The criticism came during the Fleet Van conference at Millbrook, after a leading roads campaigner lambasted the Government for ‘kicking transport issues into the long grass’ and failing to act.
Edmund King, executive director of the RAC Foundation, believes transport should be as important as health and education but said: “Speaking recently to Government policy advisers, it is clear that under the leadership Gordon Brown is giving, the Government is keeping its head under the parapet and will not do anything too radical until after an election.”
After Mr King’s comments, delegates were asked to hold a red card up if they thought the Government was failing over transport issues or a green card for those who believed the Government’s approach was the right one.
The room filled with red cards, with not a single green one showing.
The RAC Foundation is about to publish a new report called ‘Road and Reality’ in which it lays out what is needed in the near future to keep Britain’s road system running smoothly.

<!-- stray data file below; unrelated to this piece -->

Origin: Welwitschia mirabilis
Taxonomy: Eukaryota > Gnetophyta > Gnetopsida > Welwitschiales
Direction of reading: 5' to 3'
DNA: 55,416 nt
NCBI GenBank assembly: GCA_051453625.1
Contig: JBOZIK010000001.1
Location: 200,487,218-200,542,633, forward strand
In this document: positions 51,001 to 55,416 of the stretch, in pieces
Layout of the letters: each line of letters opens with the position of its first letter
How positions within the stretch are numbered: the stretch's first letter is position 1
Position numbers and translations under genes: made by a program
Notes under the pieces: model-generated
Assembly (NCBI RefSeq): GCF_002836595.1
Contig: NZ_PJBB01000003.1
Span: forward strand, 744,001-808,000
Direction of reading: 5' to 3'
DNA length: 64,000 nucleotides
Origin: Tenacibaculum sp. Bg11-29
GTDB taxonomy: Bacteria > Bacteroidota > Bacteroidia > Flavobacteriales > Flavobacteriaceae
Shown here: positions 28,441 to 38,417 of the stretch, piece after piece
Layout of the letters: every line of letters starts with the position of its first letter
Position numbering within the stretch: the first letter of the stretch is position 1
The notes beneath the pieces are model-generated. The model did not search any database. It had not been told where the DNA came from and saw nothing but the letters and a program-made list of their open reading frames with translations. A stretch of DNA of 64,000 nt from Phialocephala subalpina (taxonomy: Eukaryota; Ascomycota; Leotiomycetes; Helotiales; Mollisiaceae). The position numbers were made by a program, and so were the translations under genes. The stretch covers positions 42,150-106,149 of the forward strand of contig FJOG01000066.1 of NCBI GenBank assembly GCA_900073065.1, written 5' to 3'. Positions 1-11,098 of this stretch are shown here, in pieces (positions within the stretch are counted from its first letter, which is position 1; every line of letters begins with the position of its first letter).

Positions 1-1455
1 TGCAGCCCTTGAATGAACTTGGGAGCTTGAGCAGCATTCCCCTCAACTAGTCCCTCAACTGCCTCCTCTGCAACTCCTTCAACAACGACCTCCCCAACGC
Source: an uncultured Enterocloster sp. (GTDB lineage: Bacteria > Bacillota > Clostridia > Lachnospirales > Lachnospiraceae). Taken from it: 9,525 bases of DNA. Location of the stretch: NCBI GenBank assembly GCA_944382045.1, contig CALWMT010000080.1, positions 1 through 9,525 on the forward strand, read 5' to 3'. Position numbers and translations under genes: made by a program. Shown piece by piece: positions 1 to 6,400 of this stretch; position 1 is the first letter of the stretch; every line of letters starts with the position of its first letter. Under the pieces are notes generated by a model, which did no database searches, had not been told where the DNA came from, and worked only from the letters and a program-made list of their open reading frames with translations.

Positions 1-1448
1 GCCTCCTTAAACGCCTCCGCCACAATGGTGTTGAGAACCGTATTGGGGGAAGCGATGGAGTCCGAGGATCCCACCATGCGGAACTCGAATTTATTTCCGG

Included in the demands are more road building (with or without road pricing), better traffic management, longer-term thinking and planning and Government recognition of the importance of essential fleet users.
Mr King told delegates: “Fleets of vans make an invaluable contribution to the UK economy yet fleets are bearing the brunt of an attack against them that is getting out of scale.
“We have problems of congestion – affecting the reliability of deliveries – tax on fuel is among the highest in Europe and road pricing is still being talked about.”
Mr King was particularly scathing about the Government’s recent report ‘Towards a Sustainable Transport System’.
He said: “It tries to be all things to all men. It’s fine in theory but there is no real strategy and no beef – it’s all platitudes.